Raft required? MPCNC Tool Mount

Well I think the space robots came and tuned my machine while we were out for dinner because…tada! May not be as pretty as Ryan’s but it’s printed and still stuck. (Notice I refrained from the use of the word ‘erect’? Damn. I just did.)

Yeah, I’ve seen those downloads in Thingiverse…

”What are you printing daddy?” Ugh. Nope.

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Just noticed how close I cut that…[attachment file=75921]


If you are standing there, you can feed the next in right after, get a nice multicolor print.

I changed filament once. Holy not a success at all. Maybe now that I’m a little more experienced I should try again…hahaha

I may have ordered a spool of the wood stuff but I’ll leave that guy vacuum sealed for quite a while yet here. One variable at a time says my wife (she’s a scientist ; )

The only truth I know…

You are still over extruding quite a bit.

That explains why you have some unconsistencies on your print surface accross Z and probably also explains why your previous prints got smashed out of the bed.

Try to progressively lower your extrusion factor until you get perfect prints, you’re almost there. I’d say you’re extruding about 10% too much.

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Hey Dui, where in Slic3r do you control the extrusion amount/rate?

In repetier and octoprint, you can use the “flow rate” slider to tweak it for the current print.

The extrusion is controlled by the extruder steps per mm as well as filament size. Ryan’s given us what I’ll call the nominal steps per mm for the extruder based on math using the diameter of the extruder gear. That will get you really close, but since the extrusion is a volumetric need, there’s another variable here to deal with - the diameter of the filament. You can sample it with a micrometer and come up with an average value which you then insert into Slic3R (under the filament tab IIRC). Of course, that may vary a bit between and even within a spool of filament.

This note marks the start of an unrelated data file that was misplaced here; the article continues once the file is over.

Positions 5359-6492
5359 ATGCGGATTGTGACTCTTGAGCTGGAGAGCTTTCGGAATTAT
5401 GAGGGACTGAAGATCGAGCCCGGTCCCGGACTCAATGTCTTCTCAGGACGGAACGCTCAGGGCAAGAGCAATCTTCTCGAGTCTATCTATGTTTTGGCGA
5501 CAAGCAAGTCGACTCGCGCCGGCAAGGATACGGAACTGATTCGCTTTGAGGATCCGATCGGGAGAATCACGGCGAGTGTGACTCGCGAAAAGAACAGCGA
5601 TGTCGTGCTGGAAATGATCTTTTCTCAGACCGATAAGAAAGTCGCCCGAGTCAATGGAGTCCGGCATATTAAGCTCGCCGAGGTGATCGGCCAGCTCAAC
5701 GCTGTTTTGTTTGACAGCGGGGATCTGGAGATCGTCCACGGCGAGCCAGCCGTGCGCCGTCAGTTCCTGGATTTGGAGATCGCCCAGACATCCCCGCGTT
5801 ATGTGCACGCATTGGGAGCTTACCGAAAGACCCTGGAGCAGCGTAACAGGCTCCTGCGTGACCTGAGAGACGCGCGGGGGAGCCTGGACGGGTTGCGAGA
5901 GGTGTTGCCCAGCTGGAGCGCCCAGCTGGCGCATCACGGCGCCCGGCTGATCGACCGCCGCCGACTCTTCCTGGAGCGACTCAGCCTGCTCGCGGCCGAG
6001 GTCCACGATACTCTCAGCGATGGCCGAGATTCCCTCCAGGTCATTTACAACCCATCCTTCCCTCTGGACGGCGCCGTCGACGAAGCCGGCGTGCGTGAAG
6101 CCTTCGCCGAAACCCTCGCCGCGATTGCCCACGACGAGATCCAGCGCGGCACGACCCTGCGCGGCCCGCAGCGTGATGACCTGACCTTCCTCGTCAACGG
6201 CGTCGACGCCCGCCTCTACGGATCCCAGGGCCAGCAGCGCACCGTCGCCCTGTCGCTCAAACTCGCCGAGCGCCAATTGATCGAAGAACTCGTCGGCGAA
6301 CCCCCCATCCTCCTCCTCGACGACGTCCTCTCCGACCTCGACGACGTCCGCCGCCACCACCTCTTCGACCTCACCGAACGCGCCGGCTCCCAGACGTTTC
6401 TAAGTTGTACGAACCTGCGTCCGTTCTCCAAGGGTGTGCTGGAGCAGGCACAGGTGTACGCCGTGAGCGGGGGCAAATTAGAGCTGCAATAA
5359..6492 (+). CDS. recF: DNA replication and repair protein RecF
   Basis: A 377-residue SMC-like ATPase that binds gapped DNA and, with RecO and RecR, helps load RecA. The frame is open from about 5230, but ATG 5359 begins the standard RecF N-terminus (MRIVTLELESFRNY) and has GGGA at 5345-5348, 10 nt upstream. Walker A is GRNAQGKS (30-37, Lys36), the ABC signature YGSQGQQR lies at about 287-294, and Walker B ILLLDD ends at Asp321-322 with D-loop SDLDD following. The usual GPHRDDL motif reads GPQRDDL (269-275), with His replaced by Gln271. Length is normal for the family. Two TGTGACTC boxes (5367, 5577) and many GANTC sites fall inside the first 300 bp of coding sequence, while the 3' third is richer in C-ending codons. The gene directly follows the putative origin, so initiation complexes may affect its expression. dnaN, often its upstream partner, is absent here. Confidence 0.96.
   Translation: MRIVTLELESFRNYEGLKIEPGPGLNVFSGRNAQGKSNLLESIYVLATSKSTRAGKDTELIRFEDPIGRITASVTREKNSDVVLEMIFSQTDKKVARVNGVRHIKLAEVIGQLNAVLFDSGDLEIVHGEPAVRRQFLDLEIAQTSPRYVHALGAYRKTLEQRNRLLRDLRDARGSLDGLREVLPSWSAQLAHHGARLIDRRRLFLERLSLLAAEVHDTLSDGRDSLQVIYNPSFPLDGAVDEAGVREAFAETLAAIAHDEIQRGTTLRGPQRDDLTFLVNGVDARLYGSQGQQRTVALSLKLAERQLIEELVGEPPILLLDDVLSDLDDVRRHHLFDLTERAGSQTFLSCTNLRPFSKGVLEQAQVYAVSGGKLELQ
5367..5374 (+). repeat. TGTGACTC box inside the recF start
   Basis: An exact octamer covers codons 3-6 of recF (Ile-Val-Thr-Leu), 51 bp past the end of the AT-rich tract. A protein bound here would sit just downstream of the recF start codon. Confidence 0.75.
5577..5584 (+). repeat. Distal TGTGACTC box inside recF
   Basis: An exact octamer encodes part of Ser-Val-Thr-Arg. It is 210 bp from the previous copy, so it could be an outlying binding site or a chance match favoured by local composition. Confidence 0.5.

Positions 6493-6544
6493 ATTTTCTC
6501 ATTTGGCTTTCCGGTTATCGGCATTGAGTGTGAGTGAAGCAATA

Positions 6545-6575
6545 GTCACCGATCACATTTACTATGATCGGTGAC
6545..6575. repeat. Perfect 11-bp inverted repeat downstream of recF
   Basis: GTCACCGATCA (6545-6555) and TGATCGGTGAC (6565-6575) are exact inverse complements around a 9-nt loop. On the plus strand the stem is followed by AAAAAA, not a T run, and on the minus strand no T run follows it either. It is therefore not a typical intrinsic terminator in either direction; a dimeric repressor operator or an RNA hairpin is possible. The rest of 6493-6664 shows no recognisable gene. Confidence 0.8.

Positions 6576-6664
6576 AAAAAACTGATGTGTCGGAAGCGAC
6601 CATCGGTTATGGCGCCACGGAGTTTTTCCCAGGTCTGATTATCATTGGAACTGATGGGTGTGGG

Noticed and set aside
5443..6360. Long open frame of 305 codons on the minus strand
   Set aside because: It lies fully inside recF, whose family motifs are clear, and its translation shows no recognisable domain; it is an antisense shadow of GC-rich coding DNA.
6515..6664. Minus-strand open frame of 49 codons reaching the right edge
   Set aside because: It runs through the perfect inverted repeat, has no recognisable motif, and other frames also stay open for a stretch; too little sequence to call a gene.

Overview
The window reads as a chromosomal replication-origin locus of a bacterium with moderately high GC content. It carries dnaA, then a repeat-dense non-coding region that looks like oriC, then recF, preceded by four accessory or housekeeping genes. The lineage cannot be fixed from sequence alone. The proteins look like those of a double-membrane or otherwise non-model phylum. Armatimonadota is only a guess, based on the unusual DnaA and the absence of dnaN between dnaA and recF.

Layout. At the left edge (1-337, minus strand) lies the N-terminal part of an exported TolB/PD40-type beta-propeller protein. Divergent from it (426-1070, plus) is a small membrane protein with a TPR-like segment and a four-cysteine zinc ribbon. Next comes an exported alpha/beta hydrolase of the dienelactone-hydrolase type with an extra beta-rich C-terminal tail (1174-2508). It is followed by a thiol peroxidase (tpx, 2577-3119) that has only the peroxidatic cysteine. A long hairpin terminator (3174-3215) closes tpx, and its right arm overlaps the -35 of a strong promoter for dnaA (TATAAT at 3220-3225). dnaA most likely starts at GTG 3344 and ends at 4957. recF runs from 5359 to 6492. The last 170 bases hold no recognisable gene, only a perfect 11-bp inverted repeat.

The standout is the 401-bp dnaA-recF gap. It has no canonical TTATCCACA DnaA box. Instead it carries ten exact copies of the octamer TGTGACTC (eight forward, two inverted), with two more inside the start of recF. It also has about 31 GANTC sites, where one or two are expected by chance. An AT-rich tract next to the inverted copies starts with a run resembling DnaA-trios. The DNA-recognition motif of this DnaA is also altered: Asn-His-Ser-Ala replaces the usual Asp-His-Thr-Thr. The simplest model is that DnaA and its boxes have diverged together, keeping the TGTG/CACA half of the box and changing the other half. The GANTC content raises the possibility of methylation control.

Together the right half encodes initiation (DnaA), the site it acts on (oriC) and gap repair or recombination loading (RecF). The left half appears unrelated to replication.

You can search youtube videos for how 3d printer filament is created from plastic beads. It’s kind of neat and at least gave me a better understanding of how variability in filament diameter can come about.

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I use that a lot too. I don’t know why, but sometimes something I’m printing just won’t stick, so I pull out the tape. I even have mounts for both on my printer enclosure!!

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I am not a chemist but I work with a few of them. They explained to me once why glue sticks work with some filaments and not others. To keep it simple I will use ABS and PLA. Glue sticks, Elmer’s glue and that water soluble PVA support filament are made using the same stuff. It is a plant based material. PLA is also made from plants and the two materials bond really well. That is why you can use a glue stick with PLA.

ABS is not made from plants. It is made from dinosaurs (Fossil fuel, oil, petroleum, etc.). It does not bond as well with the plant based materials. So glue sticks don’t work as well on ABS. PEI works great though from my experience.

At one point I had a chart of dozens of filament types and what the best bed preparations were for each type.

Oh I also wanted to mention a trick I have used with good but not perfect success. If your brim peels up like that you can pause the print and tape it down with painters tape to keep it secured to the bed. Don’t use clear tape it will leave a mess on the bed.

The final part looks nice. Well done.